In Rowland's radio documentary for example we hear pianist Zita Carno sharing with us that Coltrane has the powerful force to pull his listeners right out of their chairs and that they can't help being driven ahead by him. All followers of Trane know that he made his feelings clear in his letter to the listener which he included in his stellar album A Love Supreme
, "During the year 1957, I experienced, by the Grace of God, a spiritual awakening which was to lead me to a richer, fuller, more productive life. At that time, in gratitude, I humbly asked to be given the means and privilege to make others happy through music. I feel this has been granted through His grace. ALL PRAISE TO GOD..." In the documentary Rowland includes the majestic voice of John himself speaking to us. For Coltrane music was his way of coming to terms with the mystery of creation. In the radio documentary we hear John in a rare 1958 interview conducted by journalist August Blume, talk about his powerful grandfather Reverend William Blair who was active politically, "He was the dominating cat in the family." He also talks about his father who was a tailor, and a man who played music in the sanctuary of his home. In a later interview with Kazuaki Tsujimoto we hear John state, "I believe that man is here to grow into the fullest, the best that he can be. At least this is what I want to do. As I am growing to become whatever I become, this will just come out on the horn. Whatever that's going to be, it will be. I am not so much interested in trying to say what it's going to be. I don't know. I just know that good can only bring good."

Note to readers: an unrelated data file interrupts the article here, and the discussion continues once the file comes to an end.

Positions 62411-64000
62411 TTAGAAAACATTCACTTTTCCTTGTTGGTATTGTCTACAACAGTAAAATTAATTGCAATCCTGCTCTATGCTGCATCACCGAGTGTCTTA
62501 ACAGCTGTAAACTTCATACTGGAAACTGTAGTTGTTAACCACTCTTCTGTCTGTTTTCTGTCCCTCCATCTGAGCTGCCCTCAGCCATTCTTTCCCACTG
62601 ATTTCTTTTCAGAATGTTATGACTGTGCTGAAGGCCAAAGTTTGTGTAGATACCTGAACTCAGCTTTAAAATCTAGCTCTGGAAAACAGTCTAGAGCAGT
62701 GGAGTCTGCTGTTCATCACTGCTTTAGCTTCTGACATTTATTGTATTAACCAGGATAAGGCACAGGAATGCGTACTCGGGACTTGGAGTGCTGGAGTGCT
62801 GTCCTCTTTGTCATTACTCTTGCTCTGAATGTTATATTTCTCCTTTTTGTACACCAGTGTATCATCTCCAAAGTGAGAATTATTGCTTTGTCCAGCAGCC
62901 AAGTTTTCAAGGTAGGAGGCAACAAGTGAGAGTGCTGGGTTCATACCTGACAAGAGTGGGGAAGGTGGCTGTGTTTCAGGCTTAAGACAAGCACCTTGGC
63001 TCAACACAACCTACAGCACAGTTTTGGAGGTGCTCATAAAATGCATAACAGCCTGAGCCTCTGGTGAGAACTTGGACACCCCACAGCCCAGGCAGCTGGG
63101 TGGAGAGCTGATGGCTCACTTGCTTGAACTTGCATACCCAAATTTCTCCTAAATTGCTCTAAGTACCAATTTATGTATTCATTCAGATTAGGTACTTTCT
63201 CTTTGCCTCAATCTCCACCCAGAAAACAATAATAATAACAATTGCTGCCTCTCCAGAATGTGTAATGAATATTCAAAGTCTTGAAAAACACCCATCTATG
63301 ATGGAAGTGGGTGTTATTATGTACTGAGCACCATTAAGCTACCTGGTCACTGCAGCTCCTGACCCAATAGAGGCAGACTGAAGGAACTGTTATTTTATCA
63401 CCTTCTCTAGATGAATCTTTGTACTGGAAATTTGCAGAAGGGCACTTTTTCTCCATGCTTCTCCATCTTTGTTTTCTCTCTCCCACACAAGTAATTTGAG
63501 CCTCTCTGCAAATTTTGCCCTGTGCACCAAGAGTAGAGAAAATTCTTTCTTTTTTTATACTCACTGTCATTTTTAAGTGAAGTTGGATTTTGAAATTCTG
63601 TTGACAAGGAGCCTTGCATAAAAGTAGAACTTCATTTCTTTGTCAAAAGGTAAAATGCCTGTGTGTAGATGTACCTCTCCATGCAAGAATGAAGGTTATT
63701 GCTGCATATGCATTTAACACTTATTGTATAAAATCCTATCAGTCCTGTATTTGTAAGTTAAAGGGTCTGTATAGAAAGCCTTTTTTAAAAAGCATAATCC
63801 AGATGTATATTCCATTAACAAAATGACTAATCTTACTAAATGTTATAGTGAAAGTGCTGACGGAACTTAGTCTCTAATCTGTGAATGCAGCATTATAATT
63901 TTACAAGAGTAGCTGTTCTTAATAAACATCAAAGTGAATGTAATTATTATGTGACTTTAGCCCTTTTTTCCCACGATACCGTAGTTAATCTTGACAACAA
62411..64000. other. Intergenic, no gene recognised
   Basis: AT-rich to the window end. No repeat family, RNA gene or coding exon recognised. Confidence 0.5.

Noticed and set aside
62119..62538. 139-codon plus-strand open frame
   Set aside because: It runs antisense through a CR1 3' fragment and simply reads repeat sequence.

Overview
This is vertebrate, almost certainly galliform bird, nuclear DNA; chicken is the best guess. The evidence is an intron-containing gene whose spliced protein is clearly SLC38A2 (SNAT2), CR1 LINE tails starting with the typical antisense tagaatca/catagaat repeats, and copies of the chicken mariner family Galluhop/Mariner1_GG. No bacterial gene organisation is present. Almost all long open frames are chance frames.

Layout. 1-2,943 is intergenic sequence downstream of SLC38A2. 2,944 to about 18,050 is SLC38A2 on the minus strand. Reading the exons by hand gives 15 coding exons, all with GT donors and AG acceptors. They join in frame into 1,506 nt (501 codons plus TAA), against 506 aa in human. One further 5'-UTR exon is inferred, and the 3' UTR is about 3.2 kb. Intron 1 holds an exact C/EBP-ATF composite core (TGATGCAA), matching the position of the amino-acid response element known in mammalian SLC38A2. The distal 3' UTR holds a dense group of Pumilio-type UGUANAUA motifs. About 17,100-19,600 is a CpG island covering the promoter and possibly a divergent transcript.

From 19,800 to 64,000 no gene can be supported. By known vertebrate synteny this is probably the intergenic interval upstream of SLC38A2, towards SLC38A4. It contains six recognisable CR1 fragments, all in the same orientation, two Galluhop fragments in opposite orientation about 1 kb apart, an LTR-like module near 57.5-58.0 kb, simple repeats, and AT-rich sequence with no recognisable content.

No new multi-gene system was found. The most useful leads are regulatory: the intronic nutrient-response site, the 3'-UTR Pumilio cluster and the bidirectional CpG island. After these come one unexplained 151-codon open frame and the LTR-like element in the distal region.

Trane's music is an eternal flame which includes a devotional landscape we can all listen and learn from directly from the prophet himself. Throughout Steve's production, he includes the primary voices of the people who John had in his life. It was a time in which a superhumanity was created by artists and activists who had the courage with a supreme effort to make that real difference to bring a better life to all. With his brilliance John Coltrane continues to feed the soul of the entire world with his message of A Love Supreme. Saxophonist Gary Bartz who saw John perform live states these breathtaking beautifully affirming words in the documentary, "It was like being in the presence of Jesus..." With a preciousness the production offers John's voice surrounded by the music he held so dear. In Steve Rowland's artistic and careful hands is sculpted an oral history that informs us great music be shared and examined to bring forth a deep understanding and peace.
I remember listening to and meeting A.B. Spellman at a 2009 NEA event at the Schomburg Library in Harlem which focused on keeping alive the legacy of jazz. Hearing his voice in the Rowland's documentary was quite uplifting as well and what he said having "witnessed" Trane live on many occasions was quite moving. Spellman was brought to a level of awareness and emotional depth that had him call out "Don't take me there Trane," when actually knowing that is exactly where he needed and wanted to go to continue to grow with his gifted poetry and purposeful life. Spellman's transformational experience hearing John Coltrane live can be found in his poetry. Rowland includes master musicians who also teach the technical genius of how John broke through what was and created a new way of playing his instrument which came from a foundation of literally playing with the best musicians to have ever walked this earth like Charlie Parker, Dizzy Gillespie, Miles Davis, Thelonious Monk, Babatunde Olatunji and others. So, it is absolutely clear to me that Tell Me How Long Trane's Been Gone